Today I’m delighted to welcome Celia J Anderson to Me, My Books and I:
Celia J Anderson tries to avoid writing CVs these days because they always look so random. Library assistant, cycling proficiency tutor, barmaid, childminder, hawker of slimming drinks, seller of second hand maternity clothes…then there was the time in the psychiatric hospital…and that was just the early days.
Nowadays she divides her time between teaching in a small and lovely Catholic primary school in South Derbyshire, and writing children’s books and adult contemporary romances. Her first book, Sweet Proposal (formerly The Chocolate Project) is being published digitally by Piatkus Entice on August 1st. The next one is nearly finished. Who knows what she’ll do then – maybe some dusting, or a spot of gardening? Not. Celia’s next dream is to have her children’s books in print and to be invited into schools to talk about them like a real grown up writer, and to be given the best biscuits at break time.
Celia’s hobbies are fairly low maintenance on the whole; cooking, eating and drinking (which seem to go together very nicely), reading, writing, running a drama group for children and walking, often in the hills of Somerset. She loves cake, wine, her family and friends and the seaside – not in that order, obviously. Sometimes wine comes first.
To find out more about Celia J Anderson:
Also blog with the fabulous Romaniacs
Where did the idea for Sweet Proposal come from?
Sweet Proposal was actually The Chocolate Project until recently. I’m indecently addicted to most chocolate-based things (especially cake) and would love to find a place that has strong black coffee, chocolate, cake, books, a place to write, comfy sofas and a Jacuzzi all under one roof. Mab and Leo’s dream come true. Or is it?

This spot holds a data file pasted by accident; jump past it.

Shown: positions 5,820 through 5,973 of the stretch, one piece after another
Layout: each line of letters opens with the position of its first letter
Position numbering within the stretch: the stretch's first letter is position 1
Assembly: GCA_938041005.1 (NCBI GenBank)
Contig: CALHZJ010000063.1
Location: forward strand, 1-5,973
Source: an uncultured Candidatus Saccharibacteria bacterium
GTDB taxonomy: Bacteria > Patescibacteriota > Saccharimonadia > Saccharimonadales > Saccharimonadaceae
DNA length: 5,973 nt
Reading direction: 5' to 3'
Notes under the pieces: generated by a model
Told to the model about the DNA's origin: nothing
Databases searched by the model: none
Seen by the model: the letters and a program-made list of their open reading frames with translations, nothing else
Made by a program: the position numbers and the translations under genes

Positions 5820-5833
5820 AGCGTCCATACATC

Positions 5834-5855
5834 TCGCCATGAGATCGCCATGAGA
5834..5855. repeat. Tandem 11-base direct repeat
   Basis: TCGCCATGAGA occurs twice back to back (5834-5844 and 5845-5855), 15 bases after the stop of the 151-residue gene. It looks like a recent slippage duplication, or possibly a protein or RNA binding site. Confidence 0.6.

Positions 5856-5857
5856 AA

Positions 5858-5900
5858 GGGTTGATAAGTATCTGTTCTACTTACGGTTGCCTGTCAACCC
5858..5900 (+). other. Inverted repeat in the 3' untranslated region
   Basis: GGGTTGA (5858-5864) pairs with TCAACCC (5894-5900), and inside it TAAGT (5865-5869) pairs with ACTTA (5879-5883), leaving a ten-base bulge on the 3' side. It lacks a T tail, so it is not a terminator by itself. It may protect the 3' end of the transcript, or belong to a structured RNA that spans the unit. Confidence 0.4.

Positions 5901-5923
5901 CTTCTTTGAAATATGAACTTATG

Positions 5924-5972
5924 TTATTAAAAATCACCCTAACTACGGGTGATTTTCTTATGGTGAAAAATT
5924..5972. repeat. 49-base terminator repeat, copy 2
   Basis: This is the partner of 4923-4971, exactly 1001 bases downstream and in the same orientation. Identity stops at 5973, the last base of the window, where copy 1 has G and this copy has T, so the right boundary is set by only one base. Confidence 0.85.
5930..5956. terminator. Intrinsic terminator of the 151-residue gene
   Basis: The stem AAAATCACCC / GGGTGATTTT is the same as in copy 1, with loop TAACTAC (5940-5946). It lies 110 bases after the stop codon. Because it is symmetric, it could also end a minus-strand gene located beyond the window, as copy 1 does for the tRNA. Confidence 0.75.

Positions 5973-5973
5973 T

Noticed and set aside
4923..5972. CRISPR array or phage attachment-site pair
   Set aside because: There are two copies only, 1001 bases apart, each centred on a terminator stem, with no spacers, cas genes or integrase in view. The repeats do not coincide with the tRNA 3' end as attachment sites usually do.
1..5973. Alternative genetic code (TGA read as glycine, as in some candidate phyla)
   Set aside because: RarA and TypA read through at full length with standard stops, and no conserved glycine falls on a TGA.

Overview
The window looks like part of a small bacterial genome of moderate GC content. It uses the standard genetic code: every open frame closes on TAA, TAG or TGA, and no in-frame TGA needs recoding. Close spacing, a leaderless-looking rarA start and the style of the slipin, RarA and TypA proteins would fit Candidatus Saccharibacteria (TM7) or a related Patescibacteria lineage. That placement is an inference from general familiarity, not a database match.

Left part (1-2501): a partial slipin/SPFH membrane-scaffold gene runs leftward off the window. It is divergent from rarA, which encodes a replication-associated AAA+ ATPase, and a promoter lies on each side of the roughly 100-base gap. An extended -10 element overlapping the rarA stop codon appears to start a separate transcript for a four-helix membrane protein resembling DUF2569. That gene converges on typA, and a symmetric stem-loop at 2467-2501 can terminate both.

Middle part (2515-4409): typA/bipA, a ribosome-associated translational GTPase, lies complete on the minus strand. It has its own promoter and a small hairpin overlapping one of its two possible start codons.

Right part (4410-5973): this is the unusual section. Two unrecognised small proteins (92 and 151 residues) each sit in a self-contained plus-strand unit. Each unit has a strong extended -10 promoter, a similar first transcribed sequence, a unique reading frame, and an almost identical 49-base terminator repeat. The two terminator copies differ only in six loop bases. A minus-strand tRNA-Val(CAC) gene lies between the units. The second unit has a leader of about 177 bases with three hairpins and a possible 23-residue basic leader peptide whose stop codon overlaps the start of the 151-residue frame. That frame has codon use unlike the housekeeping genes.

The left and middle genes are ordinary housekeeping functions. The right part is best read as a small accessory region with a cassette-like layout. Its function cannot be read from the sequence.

How did you come up with the title?
The new title is the brain child of the experts at Piatkus Entice – lovely ladies who really know their stuff!
Who designed the cover and why did you go for that particular design?
Again, I have Piatkus to thank for this one – we chose it from five similar designs but the chocolate on the final one looks good enough to eat.
I completely agree, it looks yummy! 🙂
Who was your favourite character to write and why?
I loved writing George. He’s a troubled soul but he knows what he needs to enjoy life and he goes for it. I’m not an expert on autism but I’ve seen the effect it can have on whole families, and have experienced lots of misunderstandings when words and phrases are taken literally. I once spent half an hour explaining myself after saying ‘If you do that, you’ll be up the creek without a paddle.’ Big mistake.
If you had to write it all over again, would you change anything?
As a debut writer, I’ve picked up a huge amount of tips from my publishers during the editing process, and also from lovely agent Kate Nash before the book was ready to see light of day and before she even knew she was going to be landed with being my agent. With hindsight, I might have tried planning it properly if I’d had more sense. #slappedhands
Is any part of Sweet Proposal based on your own personal experiences?
As a teacher there have been many Georges, and Mab’s impulsiveness is definitely mine. My husband provided the Geordie know-how and lingo. Sophie is all the scary girls at secondary school rolled into one – the sort that make you hide in the toilets when you’re old enough to know better.